Imaging in Periodontology: 2D versus 3D Visualization Techniques

Imaging in Periodontology: 2D versus 3D Visualization Techniques

O. Nackaerts (Katholieke Universiteit Leuven, Belgium)
DOI: 10.4018/978-1-60566-733-1.ch013
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Periodontal disease is the most common oral disorder in the elderly population. Early detection of bony and soft tissue support changes is therefore crucial in relation to the prevention of tooth loss and/or the patient’s general health. Unfortunately, the current diagnostic tools for accurate assessment of this periodontal status have shown several limitations. Most image analysis tools are based on 2D images, while bone remodelling is a 3D process. At present, Cone Beam Computed Tomography (CBCT) has become a powerful diagnostic tool in dentistry. This chapter will bring an overview of 2D and 3D visualization methods of the periodontal tissues and their pathologic manifestations like infrabony craters and furcation involvements. The diagnostic use of 2D radiographic projections, image filtering and subtraction will be compared to the use of 3D cross-sections and the image analysis tools for 3D visualization and/or follow-up of bony changes.
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Introduction To Periodontal Diseases

Periodontal disease is the leading cause of tooth loss in the elderly population and shows an increasing incidence with age. It consists of several disorders of the periodontium, including gingivitis and periodontitis, which represent chronic infectious diseases. The presence of certain bacteria initiate plaque and calculus formation supra- and subgingival, affecting the soft tissues surrounding the teeth and causing inflammation. This gingivitis associated with bleeding of the gums, can progress to periodontitis when soft tissue attachment loss and/or supporting bone loss is seen. This results in pocket formation between the teeth and the remaining soft tissues or bone (see Figure 1) and may affect one to all teeth and eventually, when left untreated, lead to tooth loss.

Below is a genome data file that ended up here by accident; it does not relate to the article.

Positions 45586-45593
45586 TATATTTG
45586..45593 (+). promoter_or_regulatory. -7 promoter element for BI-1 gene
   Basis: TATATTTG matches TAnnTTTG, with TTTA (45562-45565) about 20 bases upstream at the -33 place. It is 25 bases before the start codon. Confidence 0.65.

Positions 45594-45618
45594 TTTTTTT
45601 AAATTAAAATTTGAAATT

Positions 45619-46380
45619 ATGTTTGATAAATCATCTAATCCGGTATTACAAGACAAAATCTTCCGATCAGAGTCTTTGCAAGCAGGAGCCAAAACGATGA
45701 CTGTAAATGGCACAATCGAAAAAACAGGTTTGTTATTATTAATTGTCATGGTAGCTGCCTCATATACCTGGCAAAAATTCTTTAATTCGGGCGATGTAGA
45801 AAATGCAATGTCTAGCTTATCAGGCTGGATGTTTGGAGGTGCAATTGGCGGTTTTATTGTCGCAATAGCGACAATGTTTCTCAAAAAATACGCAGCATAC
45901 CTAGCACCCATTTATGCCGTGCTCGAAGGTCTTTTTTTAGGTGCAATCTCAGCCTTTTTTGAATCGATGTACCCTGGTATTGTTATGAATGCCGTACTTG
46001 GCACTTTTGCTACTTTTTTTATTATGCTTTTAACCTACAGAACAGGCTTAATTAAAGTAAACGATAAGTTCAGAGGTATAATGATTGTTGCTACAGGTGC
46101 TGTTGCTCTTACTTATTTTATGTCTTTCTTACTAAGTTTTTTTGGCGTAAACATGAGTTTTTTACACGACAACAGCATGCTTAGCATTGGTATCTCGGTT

Figure 1.

The two main topographic manifestations of alveolar bone loss. (A) Incisor and premolar radiographs revealing an overall horizontal breakdown of bone. The distance from the CEJ (white line) to the actual bony crest (red line) is larger than 1.5mm (the green line should be the healthy bone level) and appears similar for all teeth. (B) The radiograph of the maxillary molars reveals a non-uniform pattern of bone loss. Note that actual bone levels are difficult to assess because of radiographic superposition of the bony structures.


In addition, there is strong evidence that periodontal diseases are associated to certain systemic diseases such as cardiovascular disorders (Khader, 2004). Many studies have shown the importance of early detection of periodontal disease, in relation to the prevention of tooth loss and/or the patient’s general health (Oliveira Costa, 2007; Slots, 2003; Seymour, 2007). Diagnostic tools are therefore crucial for accurate assessment of the periodontal status. One problematic issue is the fact that the pattern of attachment loss is extremely variable. The loss of bony support can reveal either a horizontal breakdown (horizontal bone loss) or an angular breakdown (vertical bone loss) (see Figure 1). A normal alveolar crest lies within 1 to 1.5mm distance of the cemento-enamel junction (CEJ).

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